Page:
While trends are usually set by the younger generations, it tends to be the older generation in the driving seat of business and industry. However, a new wave of young leaders in wellness are bringing in fresh ideas to family businesses or disrupting the status quo with their entrepreneurial endeavours. At the Global Wellness Summit 2019, Irene Forte, the Group Project Director for Rocco Forte, hosted a panel with the next-gen leaders who are shaping the business of wellness.
How can family businesses adapt to changing times? Built on tradition, innovating can be one of the biggest challenges facing those who inherit the legacy of a family business.
Kittisak Pattamasaevi, CEO of Montara Hospitality Thailand who operates luxury resorts like Trisara noted the 90% of family businesses don’t make it past the third generation. “Innovation in a family business cannot come from top-down, because of the slow turn over of management—people stay in their roles for 30 years. Family businesses are slower to adapt.” He noted that acquisition was another challenge facing them, as industry talent are looking for companies in which they can climb a career ladder and make a big impact in the business, which is at odds with the perception of a family business.
“To be innovative, we need to have a really strong audacious vision.”Kittisak Pattamasaevi, CEO of Montara Hospitality Thailand
“To be innovative, we need to have a really strong audacious vision: it’s the only way to get good people to join the team,” said Pattamasaevi. “When we started Trisara 15 years ago, we wanted to have a high staff-to-guest ratio, and people thought it was crazy but we proved it worked. Last year, we won Phuket’s first Michelin star. We brought in a new 27-year-old chef: we noticed he was really good and gave him the opportunity to open his own farm-to-table restaurant.”
Ren Yung Ho, Vice President of Banyan Tree Holdings Limited, agreed with Pattamasaevi. “Things take a little bit longer in a family business. One of the best ways to do change is to incubate an idea outside of the company and bring it in later.” Yung Ho spoke of her own experiences taking time out of the family business to develop her own business and ideas, before taking back digital innovations to regenerate parts of the business: “We’re trying to increase our touchpoints with our customers through things like e-commerce.”
“One of the best ways to do change [in a family business] is to incubate an idea outside of the company and bring it in later.”Ren Yung Ho, Vice President of Banyan Tree Holdings Limited
For Erica Alessandri, Board Member of Technogym Italy, she’s been involved in the family business her entire life. “Wellness for me is not just a lifestyle but truly a family mission. In the 80s when fitness was more hedonistic, my father launched this idea of a wellness philosophy: treating your body well and your mind well.” Her projects to keep Technogym competitive include technological innovations as well as community and social initiatives to generate economic growth as well as attitude changes towards issues like sustainability. “Wellness is an opportunity for everyone: for governments to reduce the cost of healthcare, and to work on prevention.”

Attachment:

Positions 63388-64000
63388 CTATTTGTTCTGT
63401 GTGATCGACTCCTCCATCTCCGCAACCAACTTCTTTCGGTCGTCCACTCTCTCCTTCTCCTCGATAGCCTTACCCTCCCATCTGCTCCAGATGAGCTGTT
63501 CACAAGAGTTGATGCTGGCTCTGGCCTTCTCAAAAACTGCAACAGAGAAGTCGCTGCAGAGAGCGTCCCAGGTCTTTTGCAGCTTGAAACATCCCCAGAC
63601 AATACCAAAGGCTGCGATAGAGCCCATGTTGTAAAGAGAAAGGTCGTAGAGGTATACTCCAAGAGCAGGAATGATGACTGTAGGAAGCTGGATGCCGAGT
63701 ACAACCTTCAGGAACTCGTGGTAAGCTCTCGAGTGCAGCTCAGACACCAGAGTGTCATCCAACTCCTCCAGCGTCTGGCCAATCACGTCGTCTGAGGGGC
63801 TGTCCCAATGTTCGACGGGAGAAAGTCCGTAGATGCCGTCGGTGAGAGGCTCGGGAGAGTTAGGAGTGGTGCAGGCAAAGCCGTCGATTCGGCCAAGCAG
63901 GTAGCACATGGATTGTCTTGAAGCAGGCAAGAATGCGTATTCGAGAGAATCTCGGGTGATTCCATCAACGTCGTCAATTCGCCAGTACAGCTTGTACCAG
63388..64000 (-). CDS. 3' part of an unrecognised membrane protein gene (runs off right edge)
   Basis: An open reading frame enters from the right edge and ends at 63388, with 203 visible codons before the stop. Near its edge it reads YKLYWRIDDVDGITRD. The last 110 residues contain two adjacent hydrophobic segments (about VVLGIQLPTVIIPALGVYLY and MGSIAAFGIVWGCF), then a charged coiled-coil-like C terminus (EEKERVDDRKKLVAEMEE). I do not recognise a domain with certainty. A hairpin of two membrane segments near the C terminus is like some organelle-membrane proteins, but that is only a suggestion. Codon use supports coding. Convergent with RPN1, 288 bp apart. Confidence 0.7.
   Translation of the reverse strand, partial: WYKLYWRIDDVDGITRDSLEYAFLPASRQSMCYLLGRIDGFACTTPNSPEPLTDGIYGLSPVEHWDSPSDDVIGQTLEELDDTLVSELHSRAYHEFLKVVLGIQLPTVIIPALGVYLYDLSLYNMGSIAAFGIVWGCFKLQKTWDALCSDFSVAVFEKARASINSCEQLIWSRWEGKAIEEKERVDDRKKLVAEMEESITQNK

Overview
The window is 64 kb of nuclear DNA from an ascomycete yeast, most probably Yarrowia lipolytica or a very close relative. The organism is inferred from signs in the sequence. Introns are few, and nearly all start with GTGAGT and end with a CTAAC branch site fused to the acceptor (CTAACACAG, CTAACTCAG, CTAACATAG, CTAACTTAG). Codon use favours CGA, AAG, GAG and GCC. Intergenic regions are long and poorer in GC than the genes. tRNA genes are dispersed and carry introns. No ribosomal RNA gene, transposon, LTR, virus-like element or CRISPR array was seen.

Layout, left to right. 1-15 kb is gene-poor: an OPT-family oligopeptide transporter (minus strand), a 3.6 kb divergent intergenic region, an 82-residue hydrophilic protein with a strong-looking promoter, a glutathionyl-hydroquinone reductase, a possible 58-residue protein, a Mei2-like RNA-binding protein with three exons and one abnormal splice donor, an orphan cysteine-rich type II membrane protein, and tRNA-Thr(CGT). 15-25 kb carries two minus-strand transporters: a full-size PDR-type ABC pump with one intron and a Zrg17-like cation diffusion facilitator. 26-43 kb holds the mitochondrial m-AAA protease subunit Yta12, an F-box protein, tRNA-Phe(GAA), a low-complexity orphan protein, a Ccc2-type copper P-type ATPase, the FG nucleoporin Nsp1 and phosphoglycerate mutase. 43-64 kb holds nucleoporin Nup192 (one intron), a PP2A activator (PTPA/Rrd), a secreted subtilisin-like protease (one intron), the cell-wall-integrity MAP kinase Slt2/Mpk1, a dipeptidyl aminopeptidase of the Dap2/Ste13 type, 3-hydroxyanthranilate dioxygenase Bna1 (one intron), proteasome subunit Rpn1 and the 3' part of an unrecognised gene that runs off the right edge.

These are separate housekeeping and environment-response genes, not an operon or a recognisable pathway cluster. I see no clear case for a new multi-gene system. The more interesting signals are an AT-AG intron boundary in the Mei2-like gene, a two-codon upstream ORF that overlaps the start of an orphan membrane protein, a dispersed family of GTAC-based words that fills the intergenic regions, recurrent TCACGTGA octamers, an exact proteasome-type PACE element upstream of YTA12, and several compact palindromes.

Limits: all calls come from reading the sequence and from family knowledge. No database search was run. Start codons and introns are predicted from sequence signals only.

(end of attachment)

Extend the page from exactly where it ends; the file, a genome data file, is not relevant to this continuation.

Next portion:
Filling the Gap
While innovating in a family business might prove tricky, some next-gen leaders are disrupting the industry with fresh ideas. London-based entrepreneur Venetia Archer, founder and CEO of Ruuby, saw a gap in the market for on-demand beauty services. “The problem we saw with Millennial and Gen-Z is that they don’t have time. We connect our clients with a network of freelancers to provide beauty services in the home. Our mission is to make life easier.”
Currently available in London, Archer has plans to expand to cities around the rest of the UK and mainland Europe. Since launching in 2015, the beauty concierge platform has also expanded its offerings into wellness therapies too: “We do vitamin drips, cosmetic injections, sound bowls. We’re working with around 50 hotels in London, offering either beauty services in the room as an extension of our home-visit service or in the spa themselves. In the future, we’d love to integrate VR so customers can see what different makeup or hair will look like before they buy.”
“The problem we saw with Millennial and Gen-Z is that they don’t have time… Our mission is to make life easier.”Venetia Archer, Founder and CEO of Ruuby
Mar Michelle Häusler similarly created her company, Give & Take Lab, in response to a gap in the market. At the height of her career, Häusler switched the trading floors for soul searching in yoga ashrams in India. Her solution was to bridge her knowledge of finances and wellness to help people spend in a way that matters for the world and their own health. “It started out for individuals, just giving talks on purpose and money. Now I’m moving into working with organisations. If we look at the UN Sustainable Development Goals and break it down to each individual, if each of us took a little step, we could achieve those goals together. We’re trying to align and empower people to take these steps. People are looking for experiences, not products, and they’re looking at the whole chain and ecosystem of what they purchase.”
“We’re the first platform connecting the primary and secondary wellness traveller.”Dervla Louli, Founder of Compare Retreats
Likewise, Dervla Louli explained what inspired her to begin Compare Retreats: “Our goal is to make finding and booking wellness retreats transparent. There are 15,000 out there, so we remove the paradox of choice by only working with the best.” Much like Archer’s venture in London, Louli’s platform is targetted helping time-poor health-conscious travellers make informed decisions. “We have certified wellness experts review all of them, and use our platform to educate, motivate and inspire. We’re the first platform connecting the primary and secondary wellness traveller.”